A study conducted by Caetano, Vaeth, Chartier, and Mills (2014) shows that some ethnicities are more likely than others to consume alcoholic beverages. Specifically, non-Hispanic whites and non-Hispanic blacks are much likely to develop lifetime alcohol abuse and dependence than Hispanics.
Despite the fact that Hispanics are less likely to display harmful patterns of alcohol consumption, which are associated with a higher risk of traffic accidents, major epidemiologic surveys in the US suggest that it is an ethnic group that is related to the substantial incidence of alcohol-attributable crashes (Keys et al., 2012). However, Hispanics are at a lower risk for self-reported DUI than Whites and at a higher risk than Asians, and Blacks in the US (Delcher, Johnson, & Maldonado-Molina, 2014). It means that complex phenomena may underlie ethnic disparities in the risk of involvement in alcohol-related RTAs. Therefore, there is a need to investigate why the rate of incidence of injurious deaths from motor vehicle accidents is not uniform across different ethnicities.
Scope of the Research
Prior to analyzing the extant literature on the subject and developing a hypothesis regarding the relationship between alcohol-related RTAs involvement and ethnicity, it is necessary to delineate the scope of the research. In order to ensure that the scope of this research is specific enough, it will be limited to a specific area (the State of California) and a sub-area (Northern California).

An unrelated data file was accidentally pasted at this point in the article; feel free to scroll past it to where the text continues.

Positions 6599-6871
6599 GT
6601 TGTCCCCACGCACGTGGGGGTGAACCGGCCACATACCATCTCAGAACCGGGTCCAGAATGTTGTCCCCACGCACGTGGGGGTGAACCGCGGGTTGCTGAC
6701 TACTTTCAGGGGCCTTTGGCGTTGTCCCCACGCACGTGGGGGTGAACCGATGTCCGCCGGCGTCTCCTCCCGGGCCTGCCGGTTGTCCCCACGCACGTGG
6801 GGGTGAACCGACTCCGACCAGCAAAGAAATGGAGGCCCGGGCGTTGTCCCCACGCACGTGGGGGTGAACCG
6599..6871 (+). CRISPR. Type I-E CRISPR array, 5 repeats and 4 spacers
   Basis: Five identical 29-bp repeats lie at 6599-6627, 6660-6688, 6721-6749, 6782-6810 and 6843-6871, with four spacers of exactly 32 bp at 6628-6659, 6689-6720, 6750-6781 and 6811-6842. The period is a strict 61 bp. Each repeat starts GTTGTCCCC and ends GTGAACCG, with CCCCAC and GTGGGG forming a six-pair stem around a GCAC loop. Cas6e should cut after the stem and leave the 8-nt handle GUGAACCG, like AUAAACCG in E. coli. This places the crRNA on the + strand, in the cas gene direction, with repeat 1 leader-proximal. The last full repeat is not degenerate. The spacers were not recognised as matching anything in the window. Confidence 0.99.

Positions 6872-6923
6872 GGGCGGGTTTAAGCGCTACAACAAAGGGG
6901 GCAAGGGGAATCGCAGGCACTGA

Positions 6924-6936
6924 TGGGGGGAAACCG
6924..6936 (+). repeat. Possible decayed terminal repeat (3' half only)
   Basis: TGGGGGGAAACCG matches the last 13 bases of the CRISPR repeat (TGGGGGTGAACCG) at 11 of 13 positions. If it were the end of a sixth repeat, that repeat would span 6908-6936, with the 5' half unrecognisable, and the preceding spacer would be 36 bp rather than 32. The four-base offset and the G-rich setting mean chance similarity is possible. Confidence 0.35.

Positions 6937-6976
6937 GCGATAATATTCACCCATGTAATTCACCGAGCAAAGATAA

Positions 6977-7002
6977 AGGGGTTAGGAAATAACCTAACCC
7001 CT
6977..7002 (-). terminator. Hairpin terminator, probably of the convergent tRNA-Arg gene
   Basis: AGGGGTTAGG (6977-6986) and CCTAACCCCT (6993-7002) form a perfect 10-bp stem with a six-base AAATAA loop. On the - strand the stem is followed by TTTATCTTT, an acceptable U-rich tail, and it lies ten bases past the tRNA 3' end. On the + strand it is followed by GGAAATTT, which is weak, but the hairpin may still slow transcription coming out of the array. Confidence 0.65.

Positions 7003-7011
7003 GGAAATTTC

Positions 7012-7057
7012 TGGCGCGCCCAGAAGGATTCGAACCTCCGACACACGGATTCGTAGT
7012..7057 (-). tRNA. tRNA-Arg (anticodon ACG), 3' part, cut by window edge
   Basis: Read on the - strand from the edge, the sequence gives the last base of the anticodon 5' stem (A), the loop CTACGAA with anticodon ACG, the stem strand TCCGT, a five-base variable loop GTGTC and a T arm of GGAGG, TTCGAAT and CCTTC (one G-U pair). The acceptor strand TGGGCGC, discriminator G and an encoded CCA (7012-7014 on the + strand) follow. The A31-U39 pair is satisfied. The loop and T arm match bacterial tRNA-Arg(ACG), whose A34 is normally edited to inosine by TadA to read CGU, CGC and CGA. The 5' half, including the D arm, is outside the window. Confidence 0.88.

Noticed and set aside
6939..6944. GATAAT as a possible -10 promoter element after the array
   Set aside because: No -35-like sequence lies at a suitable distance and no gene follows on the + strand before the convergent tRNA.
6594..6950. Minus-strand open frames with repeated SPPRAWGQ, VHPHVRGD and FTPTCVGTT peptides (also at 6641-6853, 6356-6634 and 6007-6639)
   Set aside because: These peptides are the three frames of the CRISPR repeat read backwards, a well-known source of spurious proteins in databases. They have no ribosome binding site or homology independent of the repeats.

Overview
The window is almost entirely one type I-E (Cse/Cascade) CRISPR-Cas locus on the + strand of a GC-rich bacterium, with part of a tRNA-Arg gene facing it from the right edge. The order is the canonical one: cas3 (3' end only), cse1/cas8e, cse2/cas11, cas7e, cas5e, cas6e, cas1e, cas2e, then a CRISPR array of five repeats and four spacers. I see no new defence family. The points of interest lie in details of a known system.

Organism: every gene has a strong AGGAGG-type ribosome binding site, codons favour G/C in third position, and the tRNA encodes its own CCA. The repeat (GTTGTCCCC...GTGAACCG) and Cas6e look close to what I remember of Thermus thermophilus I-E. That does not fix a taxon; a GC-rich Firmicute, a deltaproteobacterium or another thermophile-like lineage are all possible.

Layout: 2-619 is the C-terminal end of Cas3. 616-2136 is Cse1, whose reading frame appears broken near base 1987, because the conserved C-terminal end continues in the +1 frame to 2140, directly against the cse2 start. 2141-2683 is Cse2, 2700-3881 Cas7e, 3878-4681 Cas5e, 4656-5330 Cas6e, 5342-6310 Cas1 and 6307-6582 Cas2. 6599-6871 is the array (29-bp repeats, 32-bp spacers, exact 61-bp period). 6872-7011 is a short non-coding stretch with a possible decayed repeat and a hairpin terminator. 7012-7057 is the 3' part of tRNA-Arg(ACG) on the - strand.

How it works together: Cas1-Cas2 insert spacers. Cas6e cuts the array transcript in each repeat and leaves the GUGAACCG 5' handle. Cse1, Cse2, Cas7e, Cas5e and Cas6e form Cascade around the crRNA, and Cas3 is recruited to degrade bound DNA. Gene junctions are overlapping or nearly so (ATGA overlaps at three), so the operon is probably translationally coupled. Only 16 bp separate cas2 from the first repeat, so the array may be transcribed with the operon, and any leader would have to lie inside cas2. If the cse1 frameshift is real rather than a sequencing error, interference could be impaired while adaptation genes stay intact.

DUI in California
Over the last few decades, a considerable body of research has been accumulated on traffic accidents in the United States. Area-specific evidence on RTAs is also plentiful, which allows gauging the scope of the issue at hand. DUI arrest rates in California indicate that the problem accounts for a substantial share of local law enforcement efforts (MacLeod et al., 2017). The data for single-vehicle crashes gathered by the California Highway Patrol, suggests that crashes occur at diverse weather conditions and involve different age, gender, and ethnic groups (Kim et al., 2013). Furthermore, there are also substantial differences in injury distributions across these categories.
According to a set of statistics produced by a federal traffic safety agency, 3, 074 people died in motor vehicle accidents in 2014 (Brekke, 2015). The number represents a 2.5 percent increase from the previous year’s death toll of 3, 000 (Brekke, 2015). Most importantly, the increase is representative of a larger trend of the growth in the number of RTAs in California. Namely, 2014 was “the fourth year in a row that vehicle-related fatalities have increased in the state” (Brekke, 2015, para. 4).